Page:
There are periods that may be experienced as relatively tiresome and repetive, yet many surprising things still happen along the way, and the hero of the story (ourselves) always makes it out somehow. I maintain that all creative outlets function as a form of therapy by which we process the overwhelm of our hero's path. So even if no one ever reads what we write — even in the case of a confidential diary — it is worth expressing ourselves in order to come to a greater acceptance and even appreciation for our lot in life, both good and bad.
Some people may not care, but if we even impact one single person (which may be ourself!) it creates a quantum ripple effect that goes on to effect everything else in existence.
I may be criticized, attacked,
or otherwise suffer as a result of what I create
I recently had an enlightening exchange
on this topic, as I have recognized within myself and expressed a hesitation to write fiction, knowing that it will require me, inevitably, to portray characters taking actions of the very worst sort. I don't like the idea of readers conflating me, the author, with what my characters say or do — who, for all practical purposes, have minds and hearts of their own along with motivating beliefs that cause them to behave in such ways that I may not share personally.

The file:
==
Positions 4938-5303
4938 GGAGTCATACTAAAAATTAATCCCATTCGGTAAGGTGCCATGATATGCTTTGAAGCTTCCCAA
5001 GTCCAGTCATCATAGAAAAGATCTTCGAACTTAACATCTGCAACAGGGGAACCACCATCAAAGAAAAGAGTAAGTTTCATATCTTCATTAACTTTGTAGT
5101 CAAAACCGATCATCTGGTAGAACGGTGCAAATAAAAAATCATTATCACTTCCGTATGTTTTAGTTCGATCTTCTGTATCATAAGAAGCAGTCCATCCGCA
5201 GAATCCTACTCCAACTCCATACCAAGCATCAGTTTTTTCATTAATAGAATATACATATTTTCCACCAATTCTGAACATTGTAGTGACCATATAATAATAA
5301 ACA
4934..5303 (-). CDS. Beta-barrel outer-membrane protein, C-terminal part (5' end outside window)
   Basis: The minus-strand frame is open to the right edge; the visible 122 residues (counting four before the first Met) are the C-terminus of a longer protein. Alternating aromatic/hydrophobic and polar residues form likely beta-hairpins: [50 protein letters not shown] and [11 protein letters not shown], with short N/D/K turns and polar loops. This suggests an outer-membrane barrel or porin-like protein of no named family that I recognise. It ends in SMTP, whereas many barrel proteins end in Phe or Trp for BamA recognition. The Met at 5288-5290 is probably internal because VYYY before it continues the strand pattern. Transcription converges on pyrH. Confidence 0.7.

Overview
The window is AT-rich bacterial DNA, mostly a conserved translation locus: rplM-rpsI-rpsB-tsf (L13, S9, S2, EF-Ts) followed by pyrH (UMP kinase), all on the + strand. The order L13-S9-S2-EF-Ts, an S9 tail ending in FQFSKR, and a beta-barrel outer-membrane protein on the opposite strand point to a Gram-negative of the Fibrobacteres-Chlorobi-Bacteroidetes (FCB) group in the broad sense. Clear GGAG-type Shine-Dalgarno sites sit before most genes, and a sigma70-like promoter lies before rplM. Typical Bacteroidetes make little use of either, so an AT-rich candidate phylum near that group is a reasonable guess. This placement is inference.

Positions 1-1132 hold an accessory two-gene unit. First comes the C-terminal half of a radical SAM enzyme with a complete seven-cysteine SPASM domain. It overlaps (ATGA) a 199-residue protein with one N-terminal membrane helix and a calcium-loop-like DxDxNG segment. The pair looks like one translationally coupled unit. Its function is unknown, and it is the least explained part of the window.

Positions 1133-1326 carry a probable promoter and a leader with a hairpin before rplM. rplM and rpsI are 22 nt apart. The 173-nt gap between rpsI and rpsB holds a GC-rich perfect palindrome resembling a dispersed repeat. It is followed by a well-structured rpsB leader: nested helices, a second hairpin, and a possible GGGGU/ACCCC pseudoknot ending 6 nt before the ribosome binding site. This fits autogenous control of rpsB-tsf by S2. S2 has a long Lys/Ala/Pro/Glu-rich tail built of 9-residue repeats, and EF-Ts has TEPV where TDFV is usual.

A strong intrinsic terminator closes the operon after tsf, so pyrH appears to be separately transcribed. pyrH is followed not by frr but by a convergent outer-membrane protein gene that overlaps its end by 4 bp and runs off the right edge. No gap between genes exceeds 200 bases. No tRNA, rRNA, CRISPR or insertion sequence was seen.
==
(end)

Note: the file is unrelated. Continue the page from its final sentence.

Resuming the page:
To quote part of Quill's response:
In this day and age, there's simply nothing you can write that won't offend someone as there is an army of people out there just looking to be offended. The only way to "not offend anyone" is to say nothing. It's a decision we all have to make for ourselves.
I believe it is possible to maintain a happy silence — or a happy dialogue. Meaning that a choice to set boundaries on what we will or will not say is absolutely healthy. It is possible to choose not to speak up out of deeply held conviction, just as it is possible to make one's voice heard in a way that does not compromise our truest nature. However, to remain silent out of fear generally leads to the same fate as any actions performed (or not performed) out of fear — depression, deflation, and despair.
He goes on to say
So, before I open my mouth, I try to at least ensure that I'm not the one being absurd. "Could I convincingly defend what I've written WITHOUT resorting to logical fallacies and rhetorical tricks?" If the answer is not a resounding "yes," I don't press "post." I've actually deleted (prior to posting) some pretty long and elaborate articles because of this.
In contrast with the negative depiction of a politician that changes their mind as a "flip-flopper," we as artists are at our finest when we hold ourselves in suspension somewhat. It requires humility and a willingness to admit we were wrong. In the process, we come more into the fullness of what we truly are by discovering our limitations and eventually transcending them, insofar as it is possible to do so.
To speak, to write — to create in any form requires bravery. It has always been thus, and so it will remain. Despite the risks involved, the rewards of willing self-expression are immeasurable in the long term, and the detriment of repressing ourselves equally potentially far-reaching. There are innumerable ways we can rationalize not putting pen to paper, or finger to keyboard. Silence and taking a step back from the frenzied debate of human life can be quite healthy to gather ourselves, yet I hope we all eventually find the resolve to speak up despite the limiting self-beliefs that too often muzzle our voices.
This post is original content by @d-pend
created for STEEM
and published on March 15, 2020.